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Pop Music Review

All That U2 Can't Leave Behind

An Anaheim tour stop shows how firmly rooted the band's strengths remain amid change.

April 25, 2001|ROBERT HILBURN | TIMES POP MUSIC CRITIC

Bono paused during U2's sold-out concert Monday at the Arrowhead Pond to reflect on how much things have changed for the Irish band since its first Southland performance two decades ago at a club in Reseda.

Despite the wildly enthusiastic crowd and the glamorous setting Monday, the singer went on to suggest that maybe things really haven't changed that much after all--a comment that touched on an essential truth about the Irish band.

There is something fundamental about U2 now that reminds you of U2 then, even though the quartet has gone from struggling infancy to one of the best-selling and most acclaimed bands ever in rock, ranking in rock history along such greats as the Beatles, the Rolling Stones and the Who.

The key is that U2 continues to be driven by a restless, demanding spirit that doesn't accept either the acclaim or the success as a sign that it no longer needs to look, night after night and album after album, for new ways to touch its audience. It's that unwavering sense of mission that makes its live shows feel like a real, living experience.

It's remarkable, for instance, how much the tone of U2's concert has changed since the tour's opener just a month ago in Florida. The challenge at that time for the band was to reestablish its credibility after the relatively sterile PopMart stadium tour in 1997, one of U2's few career missteps.

Returning indoors for this tour, the group created a rare arena intimacy by employing festival seating, which means there are no chairs on the main floor, and by utilizing ramps that allow Bono to walk freely from the stage to the center of the arena.

The band showcased several songs in Florida from its latest album, "All That You Can't Leave Behind," that revive U2's trademark sound after sonic experiments that took the group so far from its guitar-driven anthems that even longtime fans were confused.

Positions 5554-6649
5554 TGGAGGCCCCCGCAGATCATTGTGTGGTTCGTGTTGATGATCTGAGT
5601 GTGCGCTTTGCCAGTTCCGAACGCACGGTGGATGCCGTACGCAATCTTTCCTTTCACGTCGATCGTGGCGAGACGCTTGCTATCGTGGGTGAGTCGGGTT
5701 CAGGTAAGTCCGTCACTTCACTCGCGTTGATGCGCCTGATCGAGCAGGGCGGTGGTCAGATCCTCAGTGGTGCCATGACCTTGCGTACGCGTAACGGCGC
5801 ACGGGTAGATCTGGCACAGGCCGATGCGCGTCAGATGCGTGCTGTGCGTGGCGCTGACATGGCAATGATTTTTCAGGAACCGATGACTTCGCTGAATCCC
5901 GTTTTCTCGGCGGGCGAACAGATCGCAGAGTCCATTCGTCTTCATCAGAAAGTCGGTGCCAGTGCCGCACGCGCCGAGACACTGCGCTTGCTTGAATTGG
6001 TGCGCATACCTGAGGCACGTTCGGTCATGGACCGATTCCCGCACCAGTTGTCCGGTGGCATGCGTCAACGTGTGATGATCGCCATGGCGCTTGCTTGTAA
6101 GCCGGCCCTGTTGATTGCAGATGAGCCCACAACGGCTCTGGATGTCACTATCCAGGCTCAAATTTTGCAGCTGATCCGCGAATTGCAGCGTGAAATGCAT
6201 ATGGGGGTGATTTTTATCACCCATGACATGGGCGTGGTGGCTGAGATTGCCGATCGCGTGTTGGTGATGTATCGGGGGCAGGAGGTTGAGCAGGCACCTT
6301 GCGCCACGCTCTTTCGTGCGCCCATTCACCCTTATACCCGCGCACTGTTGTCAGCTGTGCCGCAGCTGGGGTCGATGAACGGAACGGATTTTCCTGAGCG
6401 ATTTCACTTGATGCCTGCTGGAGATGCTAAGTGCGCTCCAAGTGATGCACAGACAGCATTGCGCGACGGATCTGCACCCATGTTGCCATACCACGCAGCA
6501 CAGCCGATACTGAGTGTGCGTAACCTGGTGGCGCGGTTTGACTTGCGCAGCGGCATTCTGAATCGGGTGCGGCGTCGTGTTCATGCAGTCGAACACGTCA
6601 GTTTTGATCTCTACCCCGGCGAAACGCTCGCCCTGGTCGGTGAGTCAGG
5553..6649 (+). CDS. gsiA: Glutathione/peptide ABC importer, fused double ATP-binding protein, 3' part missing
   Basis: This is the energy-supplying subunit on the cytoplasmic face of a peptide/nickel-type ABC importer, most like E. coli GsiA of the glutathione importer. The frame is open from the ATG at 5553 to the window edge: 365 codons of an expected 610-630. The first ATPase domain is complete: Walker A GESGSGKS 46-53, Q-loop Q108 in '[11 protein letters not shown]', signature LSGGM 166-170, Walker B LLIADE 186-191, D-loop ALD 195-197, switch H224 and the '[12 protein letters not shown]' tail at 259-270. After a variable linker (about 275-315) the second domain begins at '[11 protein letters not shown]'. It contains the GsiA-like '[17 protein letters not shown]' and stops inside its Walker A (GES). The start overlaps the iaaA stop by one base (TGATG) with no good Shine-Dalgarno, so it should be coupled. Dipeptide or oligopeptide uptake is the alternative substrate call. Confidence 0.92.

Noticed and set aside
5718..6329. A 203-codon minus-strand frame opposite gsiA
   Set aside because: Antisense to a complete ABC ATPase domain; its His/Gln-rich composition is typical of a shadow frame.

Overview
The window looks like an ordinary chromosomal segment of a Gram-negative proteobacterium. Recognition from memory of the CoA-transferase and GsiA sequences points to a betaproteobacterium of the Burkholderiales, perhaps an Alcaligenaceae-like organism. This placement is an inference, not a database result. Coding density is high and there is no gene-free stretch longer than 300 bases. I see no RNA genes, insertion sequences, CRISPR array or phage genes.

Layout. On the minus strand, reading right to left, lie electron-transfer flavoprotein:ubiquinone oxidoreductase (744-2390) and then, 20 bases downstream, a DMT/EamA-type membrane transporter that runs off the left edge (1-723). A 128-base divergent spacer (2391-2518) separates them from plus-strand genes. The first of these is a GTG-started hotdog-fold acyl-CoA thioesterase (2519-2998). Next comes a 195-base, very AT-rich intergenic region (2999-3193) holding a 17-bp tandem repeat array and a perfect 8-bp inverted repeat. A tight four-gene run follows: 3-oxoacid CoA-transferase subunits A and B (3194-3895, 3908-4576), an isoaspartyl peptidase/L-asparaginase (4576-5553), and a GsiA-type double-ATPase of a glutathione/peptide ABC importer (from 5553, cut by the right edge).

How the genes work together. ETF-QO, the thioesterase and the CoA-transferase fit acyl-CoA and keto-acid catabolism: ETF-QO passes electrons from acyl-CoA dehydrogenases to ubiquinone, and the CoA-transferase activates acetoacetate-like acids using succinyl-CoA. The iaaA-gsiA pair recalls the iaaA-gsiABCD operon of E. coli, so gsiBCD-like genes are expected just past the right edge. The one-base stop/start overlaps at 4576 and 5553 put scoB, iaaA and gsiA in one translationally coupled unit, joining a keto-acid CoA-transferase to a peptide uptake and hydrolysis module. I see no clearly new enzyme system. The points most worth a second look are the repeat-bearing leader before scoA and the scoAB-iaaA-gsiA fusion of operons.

Everything worked spectacularly opening night, and reviews ever since have been glowing.

But Monday's show in Anaheim was even more memorable because the Elevation tour now is less about U2 defending its rock crown than U2's message of resilience and hope.

In all the talk about how U2's old sound is back on the new album, the theme of "All That You Can't Leave Behind" has been somewhat overlooked.

There were some incidents in Bono's life--including the suicide of his friend, INXS singer Michael Hutchence--that left him feeling vulnerable in recent years, and several of the songs on the album reflect on questions of mortality.

One of the songs, "In a Little While," even made news recently when Joey Ramone's family played the comforting ballad for the punk pioneer on his hospital death bed.

Bono dedicated the song to the Ramones' singer on Monday. Rather than perform it on the main stage, he and guitarist the Edge walked down to the end of the ramp. Backed just by the Edge's guitar at the beginning, Bono sang, "In a little while/The hurt will hurt no more."

The band also saluted Ramone, who died of lymphoma on April 15 at age 49, during the encore by playing one of the Ramones' rare love songs, "I Remember You."

In all, the band--also featuring Adam Clayton on bass and Larry Mullen on drums--did seven songs from the new album, which is one more than in Florida. The added tune was "Kite," another tale of mortality and an uncertain future that seemed especially touching on this evening.

But U2's music is ultimately a celebration of the human spirit, and there were plenty of songs of optimism and hope in the two-hour set, including "I Will Follow," "Pride (in the Name of Love)" and the closing "Walk On."

What makes the songs all the more powerful is the way U2 contrasts the optimism with the darkness and trials outlined in other songs, including "Bullet the Blue Sky," "Sunday Bloody Sunday" and "Bad."

The most dramatic contrast between the darkness and the light came when the somber "Bad" and the joyous "Where the Streets Have No Name" were played back to back. To convey the soaring exuberance of the latter, Bono raced around the entire heart-shaped ramp twice at full speed.

Considering that he fell from the same narrow ramp on the opening show in Florida, the move seemed a bit alarming. But Bono held his balance this time--and his daring only added to the sense of electricity in the arena.

It's not often that we find perfection in anything, much less arena rock. But U2's concert certainly approached that rare plateau, even offering a captivating opening set by PJ Harvey.

The superb English singer-songwriter's tales of life's physical and emotional dangers carry an alarm and intensity that have grown more accessible over the years without sacrificing any of their power or insight. She, too, is blessed with the unbending spirit of a genuine artist.

*

* U2, with PJ Harvey, plays today at the Arrowhead Pond, 2695 E. Katella Ave., Anaheim, 7:30 p.m. Sold out. (714) 704-2500.

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